The movies Don’t Look Up and Killers of the Flower Moon, written with different plots, their premises are the same: greed for power, resulting in the destruction of people.
The end of the 2023 playbook mirrors a sadness and destruction with wars, political toxicity, and an up close and personal view of climate twisting, tossing, and throwing weather changes as if the gods are playing a game of tennis.
Adding to the end of the year are, for many, unfinished projects, friends not contacted because of busy schedules, unresolved family disagreements, and an uncertainty of what the new year will bring.
A question: If time was known to be coming to an end, what would be a priority? Would it be stockpiling money, would modern day warlords’ stubbornness finally find peace, or would cultures band together for resolutions to save all mankind and this planet?
Living in Europe has given a different perspective on life, one that settles well with me. While the EU is drenched in its unique set of issues and problems, there appears a common goal to work together and react with proactive resolutions. Even as there are a few EU countries out of sync with their neighbors on governing policies, overall, the majority’s ideal is steady—nothing is resolved for the betterment if the pendulum swings too far to the right. For example, the higher percentage of affordable electric vehicles manufactured and sold in Europe far exceeds the US.
Nothing is divided by oceans and continents; we’re all hoping a better future is left behind for the next generations. Yet, we see platforms like X, formally Twitter, comfortable with permissible falsehoods and pitting people against each other by igniting fear. What happened? How did society sink to a dilemma where it’s okay to fight over land, snuff out life over control for power, or run a country based on extremist minority views?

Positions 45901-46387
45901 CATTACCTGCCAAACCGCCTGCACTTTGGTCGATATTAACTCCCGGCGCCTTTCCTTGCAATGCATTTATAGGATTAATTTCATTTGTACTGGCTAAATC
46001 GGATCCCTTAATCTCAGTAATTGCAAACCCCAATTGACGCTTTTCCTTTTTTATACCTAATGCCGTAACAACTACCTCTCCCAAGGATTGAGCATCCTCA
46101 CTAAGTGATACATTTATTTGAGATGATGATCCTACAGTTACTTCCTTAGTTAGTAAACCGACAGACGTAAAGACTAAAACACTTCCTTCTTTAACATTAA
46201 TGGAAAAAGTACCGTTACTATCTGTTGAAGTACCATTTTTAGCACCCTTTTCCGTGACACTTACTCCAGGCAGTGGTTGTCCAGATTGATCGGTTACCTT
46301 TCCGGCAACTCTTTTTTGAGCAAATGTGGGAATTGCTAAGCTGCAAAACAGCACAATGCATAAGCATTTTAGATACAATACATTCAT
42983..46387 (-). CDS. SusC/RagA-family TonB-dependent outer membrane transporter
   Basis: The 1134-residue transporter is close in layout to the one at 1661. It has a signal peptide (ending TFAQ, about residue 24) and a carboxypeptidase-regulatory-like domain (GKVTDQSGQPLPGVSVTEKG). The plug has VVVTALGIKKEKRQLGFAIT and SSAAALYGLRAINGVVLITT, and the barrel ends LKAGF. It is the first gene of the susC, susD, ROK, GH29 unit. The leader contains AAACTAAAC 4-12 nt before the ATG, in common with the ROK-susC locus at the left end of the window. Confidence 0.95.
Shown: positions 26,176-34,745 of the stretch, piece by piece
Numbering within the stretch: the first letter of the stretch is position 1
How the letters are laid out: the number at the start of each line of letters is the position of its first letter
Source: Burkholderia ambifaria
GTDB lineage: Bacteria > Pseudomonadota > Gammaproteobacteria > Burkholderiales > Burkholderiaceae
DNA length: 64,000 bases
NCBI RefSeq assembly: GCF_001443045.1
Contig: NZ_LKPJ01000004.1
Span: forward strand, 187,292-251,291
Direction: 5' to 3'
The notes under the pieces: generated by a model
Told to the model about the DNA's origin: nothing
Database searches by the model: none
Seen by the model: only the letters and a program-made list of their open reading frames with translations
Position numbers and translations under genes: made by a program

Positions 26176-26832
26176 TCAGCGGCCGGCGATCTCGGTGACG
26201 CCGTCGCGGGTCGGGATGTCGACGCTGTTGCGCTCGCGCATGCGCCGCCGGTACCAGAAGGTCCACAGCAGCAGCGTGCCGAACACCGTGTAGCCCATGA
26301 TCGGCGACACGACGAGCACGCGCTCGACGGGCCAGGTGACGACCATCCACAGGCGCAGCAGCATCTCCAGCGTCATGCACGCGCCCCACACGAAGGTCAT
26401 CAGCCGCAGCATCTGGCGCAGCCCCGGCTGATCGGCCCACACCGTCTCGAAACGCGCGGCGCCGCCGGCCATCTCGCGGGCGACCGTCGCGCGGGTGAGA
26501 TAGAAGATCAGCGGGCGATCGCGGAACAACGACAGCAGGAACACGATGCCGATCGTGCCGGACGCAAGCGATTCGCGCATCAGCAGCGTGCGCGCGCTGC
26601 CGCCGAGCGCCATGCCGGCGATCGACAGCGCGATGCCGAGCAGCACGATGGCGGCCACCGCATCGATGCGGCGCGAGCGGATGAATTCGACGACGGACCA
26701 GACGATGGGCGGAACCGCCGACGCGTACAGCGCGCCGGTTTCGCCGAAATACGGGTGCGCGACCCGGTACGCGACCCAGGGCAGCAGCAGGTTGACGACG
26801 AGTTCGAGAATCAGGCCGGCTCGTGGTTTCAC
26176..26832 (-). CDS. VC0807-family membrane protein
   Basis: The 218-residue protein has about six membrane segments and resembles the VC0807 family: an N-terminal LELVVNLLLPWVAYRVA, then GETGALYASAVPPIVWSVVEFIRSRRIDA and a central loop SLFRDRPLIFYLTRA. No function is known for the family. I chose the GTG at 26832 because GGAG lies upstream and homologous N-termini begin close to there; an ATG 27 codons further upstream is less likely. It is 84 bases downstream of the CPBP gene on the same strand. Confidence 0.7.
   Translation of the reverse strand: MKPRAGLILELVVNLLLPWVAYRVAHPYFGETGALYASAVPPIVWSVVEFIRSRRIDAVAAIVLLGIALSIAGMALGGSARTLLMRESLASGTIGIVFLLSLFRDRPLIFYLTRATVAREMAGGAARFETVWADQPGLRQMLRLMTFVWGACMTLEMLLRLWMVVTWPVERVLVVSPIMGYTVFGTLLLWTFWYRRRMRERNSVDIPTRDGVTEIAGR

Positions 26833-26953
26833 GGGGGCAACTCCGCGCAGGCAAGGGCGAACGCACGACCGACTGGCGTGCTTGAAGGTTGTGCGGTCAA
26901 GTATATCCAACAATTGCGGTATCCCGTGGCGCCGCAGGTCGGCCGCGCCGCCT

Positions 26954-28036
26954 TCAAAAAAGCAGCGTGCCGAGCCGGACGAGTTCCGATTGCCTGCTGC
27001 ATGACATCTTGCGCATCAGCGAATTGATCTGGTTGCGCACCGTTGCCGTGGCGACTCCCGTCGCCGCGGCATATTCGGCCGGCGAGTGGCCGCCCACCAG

I was overlooking the Atlantic Ocean and the sky was mixed with more grey than blue clouds. A storm was looming. I thought how small and insignificant I seemed pitted against this vast ocean. I wondered long after I’m gone, how many people would stand in this exact spot? Would life be different in a good way or a so bad that being outside was dangerous? Would good be the new bad, and bad be the new good?
Christmas is saturated in festive dinners, decorated trees, carols sung, gatherings with friends and family, gift exchanges, and higher church attendances—maybe it’s okay embracing and holding on to these traditions as a way of finding some normalcy—in a time when what was normal has increasingly become lost.
Joy, Peace, and Love